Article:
Yesterday at a restaurant with my parents, I heard a nice bluesy instrumental over the audio system. I’m a blues fan, and liked it so much I flagged down the waitress to ask what it was. She went to check, and reported to our mutual surprise, that that particular song was “Slow Blues” by the Wu-Tang Clan!
I don’t know much about Wu-Tang or the ODB, but I’m familiar enough to know that this is not their usual genre. Most of their music, from what I can tell, is fairly explicit rap. I imagine their CDs (if they still exist) would likely have the parental warning on them. If one of your kids came home with a Wu-Tang CD with the “explicit lyrics” warning, you might be concerned. (First question- “They still make CDs?! Why are you buying CDs?!”) Indeed, even if they explained they’re only listening to the blues song, it still might be of concern. Selective listening gives a misleading impression of the whole of their œuvre.
And yet, this is exactly what we do with our scriptures by reading selectively, particularly here in Ezekiel. We avoid the challenging stuff, and focus on those bits that seem relevant. We’re reading the “instrumental blues” of Ezekiel, and ignoring the less savory or challenging parts.
This is an example of how extreme selectivity can distort, as with Ezekiel, and other parts of Church curriculum. For example, I’ve had a wry grin all year that we’re studying Joseph Fielding Smith the same year we’re doing Old Testament. He had strong and frequent opinions about the Old Testament… and I’m extremely grateful we’ve heard nary a peep about it. To understand Joseph Fielding Smith on the basis of the selections of the Teachings of Joseph Fielding Smith manual is to have a fairly shallow and selective (but “relevant”) understanding of his teachings. Imagine an alternate universe in which The Teachings of Ezra Taft Benson did not include a chapter on the Book of Mormon, but substituting instead a chapter on the necessity of physical exercise. Yes, maybe he said a few things about exercise (honestly, I don’t know, I made up the example), but it certainly wasn’t one of his main preaching focuses. Such a manual would be a distortion of sorts. These manuals, by stripping out all context, also strip out much that is good and useful. Reading a random General Conference talk, we can often tell who is speaking without looking at the author, based on their chosen topic, style, and character. But in their disembodied form, who can tell?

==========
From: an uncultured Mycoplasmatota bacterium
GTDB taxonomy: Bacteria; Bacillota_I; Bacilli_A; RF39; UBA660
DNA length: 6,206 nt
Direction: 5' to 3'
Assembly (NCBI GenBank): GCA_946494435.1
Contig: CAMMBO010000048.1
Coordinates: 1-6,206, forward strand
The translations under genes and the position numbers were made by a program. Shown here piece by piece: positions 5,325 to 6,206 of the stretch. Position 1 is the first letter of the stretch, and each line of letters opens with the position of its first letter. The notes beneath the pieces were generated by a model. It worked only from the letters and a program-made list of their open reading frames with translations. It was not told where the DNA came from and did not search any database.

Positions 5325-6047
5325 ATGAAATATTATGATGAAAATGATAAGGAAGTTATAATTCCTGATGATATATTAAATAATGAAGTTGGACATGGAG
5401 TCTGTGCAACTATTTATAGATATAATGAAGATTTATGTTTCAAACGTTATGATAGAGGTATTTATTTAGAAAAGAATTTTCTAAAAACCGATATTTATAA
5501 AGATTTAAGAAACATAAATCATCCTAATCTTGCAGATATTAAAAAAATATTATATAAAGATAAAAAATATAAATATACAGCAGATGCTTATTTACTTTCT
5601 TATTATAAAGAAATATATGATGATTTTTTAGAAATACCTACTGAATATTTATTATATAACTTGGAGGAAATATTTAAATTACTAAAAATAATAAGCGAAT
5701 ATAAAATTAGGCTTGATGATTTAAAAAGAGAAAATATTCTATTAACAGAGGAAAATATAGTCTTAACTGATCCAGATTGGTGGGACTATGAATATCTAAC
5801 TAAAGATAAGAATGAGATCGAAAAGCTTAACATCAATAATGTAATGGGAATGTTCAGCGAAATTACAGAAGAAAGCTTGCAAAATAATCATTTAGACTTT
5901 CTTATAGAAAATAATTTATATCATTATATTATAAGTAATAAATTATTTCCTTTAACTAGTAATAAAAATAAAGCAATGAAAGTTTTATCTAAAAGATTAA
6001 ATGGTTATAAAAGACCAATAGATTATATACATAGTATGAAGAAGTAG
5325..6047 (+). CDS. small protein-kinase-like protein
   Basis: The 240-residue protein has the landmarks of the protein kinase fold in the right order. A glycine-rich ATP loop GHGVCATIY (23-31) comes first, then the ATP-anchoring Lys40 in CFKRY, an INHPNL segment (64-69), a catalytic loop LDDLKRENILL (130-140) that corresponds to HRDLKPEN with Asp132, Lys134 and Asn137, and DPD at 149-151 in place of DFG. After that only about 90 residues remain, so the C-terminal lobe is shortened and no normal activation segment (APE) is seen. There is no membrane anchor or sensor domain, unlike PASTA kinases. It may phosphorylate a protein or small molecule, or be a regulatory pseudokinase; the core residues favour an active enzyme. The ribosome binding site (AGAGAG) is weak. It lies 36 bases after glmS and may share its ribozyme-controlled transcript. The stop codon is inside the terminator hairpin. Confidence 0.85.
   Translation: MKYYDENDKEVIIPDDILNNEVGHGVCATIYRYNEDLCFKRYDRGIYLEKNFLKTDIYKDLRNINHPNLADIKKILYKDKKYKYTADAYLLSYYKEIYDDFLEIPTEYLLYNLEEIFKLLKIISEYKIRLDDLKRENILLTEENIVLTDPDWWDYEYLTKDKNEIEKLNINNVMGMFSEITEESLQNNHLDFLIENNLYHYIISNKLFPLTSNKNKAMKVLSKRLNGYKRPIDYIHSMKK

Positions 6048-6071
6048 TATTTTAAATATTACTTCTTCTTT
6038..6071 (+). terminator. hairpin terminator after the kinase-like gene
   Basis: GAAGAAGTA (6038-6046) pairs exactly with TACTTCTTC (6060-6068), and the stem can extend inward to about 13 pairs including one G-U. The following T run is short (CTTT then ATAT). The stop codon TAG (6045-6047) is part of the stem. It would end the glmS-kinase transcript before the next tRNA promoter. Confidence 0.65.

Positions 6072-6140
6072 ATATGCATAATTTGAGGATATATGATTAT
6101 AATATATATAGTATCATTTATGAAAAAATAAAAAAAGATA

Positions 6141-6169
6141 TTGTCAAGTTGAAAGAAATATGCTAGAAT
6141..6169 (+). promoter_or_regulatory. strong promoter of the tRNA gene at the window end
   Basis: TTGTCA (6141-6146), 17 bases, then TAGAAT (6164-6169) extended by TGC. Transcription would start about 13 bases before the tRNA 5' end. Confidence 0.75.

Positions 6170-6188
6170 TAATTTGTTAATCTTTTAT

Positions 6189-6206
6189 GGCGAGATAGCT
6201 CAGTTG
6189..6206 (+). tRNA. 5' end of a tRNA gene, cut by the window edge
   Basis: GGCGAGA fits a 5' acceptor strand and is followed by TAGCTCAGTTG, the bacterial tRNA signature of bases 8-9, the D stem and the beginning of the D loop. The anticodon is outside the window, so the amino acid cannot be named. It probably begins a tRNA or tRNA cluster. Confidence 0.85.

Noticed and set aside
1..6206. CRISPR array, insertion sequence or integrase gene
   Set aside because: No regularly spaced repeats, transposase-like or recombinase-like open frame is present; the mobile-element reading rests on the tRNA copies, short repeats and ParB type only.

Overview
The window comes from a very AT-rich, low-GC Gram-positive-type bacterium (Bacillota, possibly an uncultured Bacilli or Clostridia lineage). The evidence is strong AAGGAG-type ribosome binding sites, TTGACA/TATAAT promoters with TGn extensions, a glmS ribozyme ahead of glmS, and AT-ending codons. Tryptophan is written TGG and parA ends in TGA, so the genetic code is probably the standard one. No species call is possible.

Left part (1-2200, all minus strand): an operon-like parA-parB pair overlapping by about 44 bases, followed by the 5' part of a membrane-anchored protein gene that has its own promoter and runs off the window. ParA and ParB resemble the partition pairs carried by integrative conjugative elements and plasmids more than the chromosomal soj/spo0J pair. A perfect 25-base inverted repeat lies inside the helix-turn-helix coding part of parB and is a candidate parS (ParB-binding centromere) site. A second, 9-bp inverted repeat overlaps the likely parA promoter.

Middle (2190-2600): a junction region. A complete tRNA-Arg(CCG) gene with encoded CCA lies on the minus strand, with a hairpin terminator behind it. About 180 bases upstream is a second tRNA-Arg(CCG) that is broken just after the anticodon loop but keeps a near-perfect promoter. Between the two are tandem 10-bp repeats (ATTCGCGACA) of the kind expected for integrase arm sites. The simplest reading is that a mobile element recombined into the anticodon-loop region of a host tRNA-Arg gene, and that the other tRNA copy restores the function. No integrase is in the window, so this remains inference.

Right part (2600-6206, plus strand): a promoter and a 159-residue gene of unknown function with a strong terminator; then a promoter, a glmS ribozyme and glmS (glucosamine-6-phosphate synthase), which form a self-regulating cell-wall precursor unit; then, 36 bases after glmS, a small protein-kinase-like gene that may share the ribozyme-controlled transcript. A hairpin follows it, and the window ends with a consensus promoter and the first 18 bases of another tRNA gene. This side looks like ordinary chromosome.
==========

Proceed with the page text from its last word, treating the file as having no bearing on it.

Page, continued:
Now in fairness, with limited time, a teacher or lesson writer must be selective. Historians, too, by necessity are reductive. We focus on what is most relevant (however defined for the need at hand) and what we have time and space for. I have felt that frustration myself in having to prioritize some things over others. But the answer here, is to realize that the Church and Church materials are not the primary source of our learning. At least in the English-speaking world where abundant material is available, we in our personal study ought to be reading broadly and deeply enough to know what has been left out of the manuals, at least in broad strokes, reading all of Ezekiel, not just the prescribed chapters.
And yet, because of the lay nature of Mormonism, not everyone feels that they can or should read broadly. If I can choose one example to the contrary, my Dad recently retired, and has set himself the goal of reading through the entire Old Testament in the Jewish Study Bible this year, including notes and essays. He happens to be a Stake President, and has informally mentioned what he’s doing over the pulpit and in meetings. In doing so, he provides a model of broad and faithful “reading out of the best books,” and thus can recognize and avoid the distortion of extreme selectivity.